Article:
The Things We Tell Ourselves

It all begins with that indisputable crunching sound that snow makes when your feet first hit the piste in the morning. The sun is out, yet the temperature still remains below 0°C. You have been thinking about how this day will pan out for weeks, and now that it’s finally here: you’re about to feel an incredible wave of adrenaline. The never-ending tingles of excitement start to spread; since this is your first time, however, out on the snow, you get slightly nervous. You know you’ll fall, which is a form of defeat you don’t like going through, but somehow you’ll pull through, or at least that’s what you’ll tell yourself.

It was my first time properly skiing and I had been “persuaded”, more like forced, to come along with my paternal side of the family. Everyone else there had more than the average experience with skiing; these people had been performing this sport and winning awards ever since they learned how to walk. While all I knew was that I was trembling with the anticipation.

Once I got on the actual piste, I felt the cold breeze brush my rosey cheeks, and I knew that the moment was real. I knew that in just a few seconds, I would be in total control on whether I failed or succeeded my first try on skiing. Nonetheless, in the blink of an eye, I was already on the ground with a ski that had bolted out of my boot and an embarrassed look on my face that didn’t seem go away. Before I even got back up, I was down again, and then again, and again. It all just seemed to be going down hill. The worst part was that I was surrounded by people that were just naturally better, so I immediately thought that there was no point in trying once more.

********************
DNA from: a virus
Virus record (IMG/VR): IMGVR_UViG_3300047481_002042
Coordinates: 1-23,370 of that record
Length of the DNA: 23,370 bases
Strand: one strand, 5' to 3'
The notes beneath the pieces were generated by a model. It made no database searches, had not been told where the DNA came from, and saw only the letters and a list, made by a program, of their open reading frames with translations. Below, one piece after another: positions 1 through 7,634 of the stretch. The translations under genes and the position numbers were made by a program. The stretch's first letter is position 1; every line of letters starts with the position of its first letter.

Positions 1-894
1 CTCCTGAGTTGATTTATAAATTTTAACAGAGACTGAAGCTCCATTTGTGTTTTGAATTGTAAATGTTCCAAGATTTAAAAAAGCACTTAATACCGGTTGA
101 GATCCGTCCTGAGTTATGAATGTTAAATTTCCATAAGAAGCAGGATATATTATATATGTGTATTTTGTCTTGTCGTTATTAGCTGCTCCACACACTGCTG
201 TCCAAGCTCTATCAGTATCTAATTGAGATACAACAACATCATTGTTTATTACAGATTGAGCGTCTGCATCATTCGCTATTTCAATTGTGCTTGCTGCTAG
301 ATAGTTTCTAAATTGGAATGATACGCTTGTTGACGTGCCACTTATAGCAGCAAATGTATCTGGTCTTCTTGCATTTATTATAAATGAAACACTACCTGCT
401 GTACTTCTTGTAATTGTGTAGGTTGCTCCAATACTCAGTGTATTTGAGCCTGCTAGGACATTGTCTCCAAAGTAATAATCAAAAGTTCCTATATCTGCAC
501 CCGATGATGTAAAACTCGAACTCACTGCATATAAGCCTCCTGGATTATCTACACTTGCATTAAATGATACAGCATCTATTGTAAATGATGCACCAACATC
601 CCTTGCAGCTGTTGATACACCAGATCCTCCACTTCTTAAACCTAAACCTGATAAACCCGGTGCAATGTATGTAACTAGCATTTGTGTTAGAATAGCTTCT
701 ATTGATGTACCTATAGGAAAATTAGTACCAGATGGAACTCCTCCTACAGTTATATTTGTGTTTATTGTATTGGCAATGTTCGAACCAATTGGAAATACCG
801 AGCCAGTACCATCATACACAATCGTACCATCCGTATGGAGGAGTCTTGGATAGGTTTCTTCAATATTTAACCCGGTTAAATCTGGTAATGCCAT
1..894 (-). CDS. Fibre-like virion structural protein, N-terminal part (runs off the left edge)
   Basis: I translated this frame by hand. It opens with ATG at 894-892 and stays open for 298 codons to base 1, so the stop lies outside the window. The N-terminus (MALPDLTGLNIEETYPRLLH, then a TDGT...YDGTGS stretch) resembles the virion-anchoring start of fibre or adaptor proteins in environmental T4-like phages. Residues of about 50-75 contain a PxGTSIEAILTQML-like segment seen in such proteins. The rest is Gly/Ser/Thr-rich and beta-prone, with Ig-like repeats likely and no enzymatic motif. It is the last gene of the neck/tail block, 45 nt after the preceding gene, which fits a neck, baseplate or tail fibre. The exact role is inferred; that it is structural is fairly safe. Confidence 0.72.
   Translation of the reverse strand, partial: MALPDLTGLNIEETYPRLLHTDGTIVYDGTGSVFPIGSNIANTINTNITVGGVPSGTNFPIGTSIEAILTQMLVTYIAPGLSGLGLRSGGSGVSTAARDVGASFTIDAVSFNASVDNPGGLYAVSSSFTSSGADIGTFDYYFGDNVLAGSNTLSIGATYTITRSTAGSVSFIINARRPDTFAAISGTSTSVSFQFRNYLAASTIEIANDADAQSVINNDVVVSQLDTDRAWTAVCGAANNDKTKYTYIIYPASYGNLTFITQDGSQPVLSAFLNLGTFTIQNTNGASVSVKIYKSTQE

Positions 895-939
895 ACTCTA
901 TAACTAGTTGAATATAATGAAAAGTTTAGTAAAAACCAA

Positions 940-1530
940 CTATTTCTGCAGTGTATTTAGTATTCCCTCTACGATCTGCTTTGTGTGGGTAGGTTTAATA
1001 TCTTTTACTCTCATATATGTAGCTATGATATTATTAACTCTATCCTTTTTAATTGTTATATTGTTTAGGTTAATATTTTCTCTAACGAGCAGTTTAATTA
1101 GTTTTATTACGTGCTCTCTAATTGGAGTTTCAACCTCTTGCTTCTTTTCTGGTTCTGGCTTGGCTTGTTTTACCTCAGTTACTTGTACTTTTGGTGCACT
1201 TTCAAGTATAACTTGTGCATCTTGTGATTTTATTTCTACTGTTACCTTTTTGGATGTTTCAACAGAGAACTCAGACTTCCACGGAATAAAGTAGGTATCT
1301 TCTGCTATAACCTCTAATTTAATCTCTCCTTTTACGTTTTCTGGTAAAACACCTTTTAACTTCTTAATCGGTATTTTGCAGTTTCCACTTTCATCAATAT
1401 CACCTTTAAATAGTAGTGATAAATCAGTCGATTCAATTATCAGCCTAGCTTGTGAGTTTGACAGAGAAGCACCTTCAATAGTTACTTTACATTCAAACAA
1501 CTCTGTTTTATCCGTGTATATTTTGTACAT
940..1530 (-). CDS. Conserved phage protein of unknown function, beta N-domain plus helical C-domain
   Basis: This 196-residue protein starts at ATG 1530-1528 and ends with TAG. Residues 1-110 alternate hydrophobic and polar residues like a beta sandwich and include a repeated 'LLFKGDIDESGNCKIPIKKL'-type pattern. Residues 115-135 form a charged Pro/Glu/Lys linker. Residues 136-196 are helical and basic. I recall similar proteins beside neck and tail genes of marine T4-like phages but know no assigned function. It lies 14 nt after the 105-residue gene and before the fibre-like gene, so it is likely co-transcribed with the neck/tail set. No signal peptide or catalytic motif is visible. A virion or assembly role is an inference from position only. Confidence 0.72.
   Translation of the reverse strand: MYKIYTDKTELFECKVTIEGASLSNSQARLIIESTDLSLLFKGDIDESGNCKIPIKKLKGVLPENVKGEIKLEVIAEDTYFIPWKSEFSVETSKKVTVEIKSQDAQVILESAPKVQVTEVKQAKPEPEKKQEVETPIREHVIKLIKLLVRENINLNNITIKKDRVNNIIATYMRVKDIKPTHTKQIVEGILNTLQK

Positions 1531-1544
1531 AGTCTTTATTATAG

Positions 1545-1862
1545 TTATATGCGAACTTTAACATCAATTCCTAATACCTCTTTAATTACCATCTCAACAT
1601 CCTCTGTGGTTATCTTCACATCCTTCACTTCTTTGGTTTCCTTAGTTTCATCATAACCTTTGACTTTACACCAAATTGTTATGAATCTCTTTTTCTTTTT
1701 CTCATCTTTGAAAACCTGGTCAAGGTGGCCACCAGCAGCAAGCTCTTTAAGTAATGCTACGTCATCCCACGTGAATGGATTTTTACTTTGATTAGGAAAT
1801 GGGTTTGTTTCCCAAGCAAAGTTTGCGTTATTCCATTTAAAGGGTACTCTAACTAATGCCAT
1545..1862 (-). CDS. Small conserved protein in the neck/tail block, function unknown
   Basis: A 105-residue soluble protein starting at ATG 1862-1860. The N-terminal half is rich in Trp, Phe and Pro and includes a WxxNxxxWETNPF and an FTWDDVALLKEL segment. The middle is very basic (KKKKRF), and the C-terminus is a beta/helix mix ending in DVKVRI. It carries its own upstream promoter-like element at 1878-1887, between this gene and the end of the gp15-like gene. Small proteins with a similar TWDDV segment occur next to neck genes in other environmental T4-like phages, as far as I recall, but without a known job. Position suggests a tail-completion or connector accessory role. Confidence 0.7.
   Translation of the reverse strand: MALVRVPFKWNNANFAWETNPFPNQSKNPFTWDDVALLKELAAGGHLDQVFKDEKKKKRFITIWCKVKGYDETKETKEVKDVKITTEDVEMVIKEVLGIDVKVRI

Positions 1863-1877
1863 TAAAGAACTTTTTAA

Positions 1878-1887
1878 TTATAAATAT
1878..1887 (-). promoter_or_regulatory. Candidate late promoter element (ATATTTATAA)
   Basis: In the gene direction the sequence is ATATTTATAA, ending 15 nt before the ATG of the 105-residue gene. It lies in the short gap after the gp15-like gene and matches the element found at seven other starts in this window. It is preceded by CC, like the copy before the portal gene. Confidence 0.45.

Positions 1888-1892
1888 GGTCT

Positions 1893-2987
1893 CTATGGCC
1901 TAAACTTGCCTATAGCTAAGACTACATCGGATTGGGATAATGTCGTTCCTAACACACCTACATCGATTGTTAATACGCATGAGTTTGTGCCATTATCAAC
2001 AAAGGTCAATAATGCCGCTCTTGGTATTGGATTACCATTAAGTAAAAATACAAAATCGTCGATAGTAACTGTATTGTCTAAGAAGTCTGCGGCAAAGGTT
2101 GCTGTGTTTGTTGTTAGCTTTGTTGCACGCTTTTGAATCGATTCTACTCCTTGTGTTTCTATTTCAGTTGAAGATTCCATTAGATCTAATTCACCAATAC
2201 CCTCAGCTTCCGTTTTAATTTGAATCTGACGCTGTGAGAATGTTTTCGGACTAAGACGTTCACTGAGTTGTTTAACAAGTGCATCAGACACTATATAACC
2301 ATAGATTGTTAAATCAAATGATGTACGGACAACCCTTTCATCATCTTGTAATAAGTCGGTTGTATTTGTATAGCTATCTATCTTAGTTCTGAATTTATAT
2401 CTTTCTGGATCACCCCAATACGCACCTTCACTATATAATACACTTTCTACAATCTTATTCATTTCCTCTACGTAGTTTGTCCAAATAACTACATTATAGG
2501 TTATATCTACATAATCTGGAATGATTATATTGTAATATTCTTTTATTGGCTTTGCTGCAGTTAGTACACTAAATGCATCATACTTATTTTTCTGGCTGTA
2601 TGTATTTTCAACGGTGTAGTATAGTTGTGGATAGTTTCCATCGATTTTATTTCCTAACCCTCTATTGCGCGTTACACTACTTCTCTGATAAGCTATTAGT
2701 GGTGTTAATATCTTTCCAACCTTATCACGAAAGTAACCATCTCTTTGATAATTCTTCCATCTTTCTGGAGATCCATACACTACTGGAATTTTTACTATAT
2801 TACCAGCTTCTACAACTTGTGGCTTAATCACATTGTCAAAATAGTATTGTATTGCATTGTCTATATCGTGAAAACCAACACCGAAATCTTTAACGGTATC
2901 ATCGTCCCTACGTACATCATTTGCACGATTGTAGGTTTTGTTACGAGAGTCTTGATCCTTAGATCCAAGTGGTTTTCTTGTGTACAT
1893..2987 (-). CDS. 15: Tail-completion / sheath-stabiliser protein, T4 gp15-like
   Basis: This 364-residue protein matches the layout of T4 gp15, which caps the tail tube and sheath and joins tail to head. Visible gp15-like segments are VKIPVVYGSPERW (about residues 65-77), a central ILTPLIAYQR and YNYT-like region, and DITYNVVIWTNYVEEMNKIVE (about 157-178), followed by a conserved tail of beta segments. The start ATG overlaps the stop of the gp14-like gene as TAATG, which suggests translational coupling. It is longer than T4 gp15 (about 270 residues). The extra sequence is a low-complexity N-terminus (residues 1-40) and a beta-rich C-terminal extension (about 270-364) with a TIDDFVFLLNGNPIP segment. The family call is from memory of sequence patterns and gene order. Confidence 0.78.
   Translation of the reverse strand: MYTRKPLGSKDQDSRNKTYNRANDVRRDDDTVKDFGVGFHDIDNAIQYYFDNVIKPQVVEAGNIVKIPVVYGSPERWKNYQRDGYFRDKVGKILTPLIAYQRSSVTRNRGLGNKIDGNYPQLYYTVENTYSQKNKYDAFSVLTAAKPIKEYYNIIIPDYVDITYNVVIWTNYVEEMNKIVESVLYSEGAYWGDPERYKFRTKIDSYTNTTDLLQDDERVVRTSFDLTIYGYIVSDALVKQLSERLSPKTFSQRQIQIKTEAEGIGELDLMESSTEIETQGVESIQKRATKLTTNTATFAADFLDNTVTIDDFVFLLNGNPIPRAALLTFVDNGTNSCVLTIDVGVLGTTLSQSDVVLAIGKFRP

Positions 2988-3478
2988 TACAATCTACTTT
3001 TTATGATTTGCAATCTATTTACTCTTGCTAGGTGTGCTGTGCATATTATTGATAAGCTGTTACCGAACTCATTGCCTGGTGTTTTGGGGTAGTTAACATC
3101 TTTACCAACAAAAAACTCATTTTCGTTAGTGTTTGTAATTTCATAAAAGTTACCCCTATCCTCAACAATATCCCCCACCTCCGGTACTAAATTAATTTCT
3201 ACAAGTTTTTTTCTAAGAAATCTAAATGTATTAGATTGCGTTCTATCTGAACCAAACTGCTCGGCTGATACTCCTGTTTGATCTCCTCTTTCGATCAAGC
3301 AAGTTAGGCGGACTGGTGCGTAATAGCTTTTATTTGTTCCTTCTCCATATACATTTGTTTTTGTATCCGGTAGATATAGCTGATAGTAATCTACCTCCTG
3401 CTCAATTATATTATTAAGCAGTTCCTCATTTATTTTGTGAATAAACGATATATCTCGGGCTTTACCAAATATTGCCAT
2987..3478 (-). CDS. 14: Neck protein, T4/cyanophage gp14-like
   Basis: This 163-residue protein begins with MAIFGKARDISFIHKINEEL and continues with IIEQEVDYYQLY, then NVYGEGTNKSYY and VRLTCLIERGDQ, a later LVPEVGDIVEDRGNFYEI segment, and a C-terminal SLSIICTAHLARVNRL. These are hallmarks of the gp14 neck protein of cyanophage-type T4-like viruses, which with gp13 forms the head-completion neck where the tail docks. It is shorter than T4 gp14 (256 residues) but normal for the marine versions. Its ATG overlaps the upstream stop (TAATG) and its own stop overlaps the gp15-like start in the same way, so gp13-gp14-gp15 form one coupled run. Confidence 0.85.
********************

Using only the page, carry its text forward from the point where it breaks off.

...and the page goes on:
I didn’t realize how childish these thoughts had been until a few weeks later. I had refused to acknowledge the fact that I had an inner strength powerful enough to allow me to regain control and balance to get back up. Instead, I let myself be defeated and consumed by the idea that I wasn’t good enough. It had always been up to me to do better, because in life not everything will be easy, breezy, some things are meant to be fought for.

The reality of all of this is that at some point in our lives, we all go through a certain struggle. It is only now that I realized that all along I had the power of choice to react to my obstacle in the way I thought was best.

In this experience I set a goal for myself, a goal that consisted of taking a risk and trying to learn something new. Achieving this goal was the second step, and it’s at this point were I most stumbled. I stumbled not because the goal was impossible to attain but because the things I told myself tore me down, I literally self-sabotaged. Nonetheless, and as weird as this may sound, if they hadn’t I wouldn’t have learned such a powerful lesson.

“It was so risky and so scary, and yet at the same time, so beautiful. Maybe the truth was, it shouldn’t be easy to be amazing. Then everything would be. It’s the things you fight for and struggle with before earning that have the greatest worth. When something’s difficult to come by, you’ll do that much more to make sure it’s even harder -if not impossible- to lose.” ― Sarah Dessen, Along for the Ride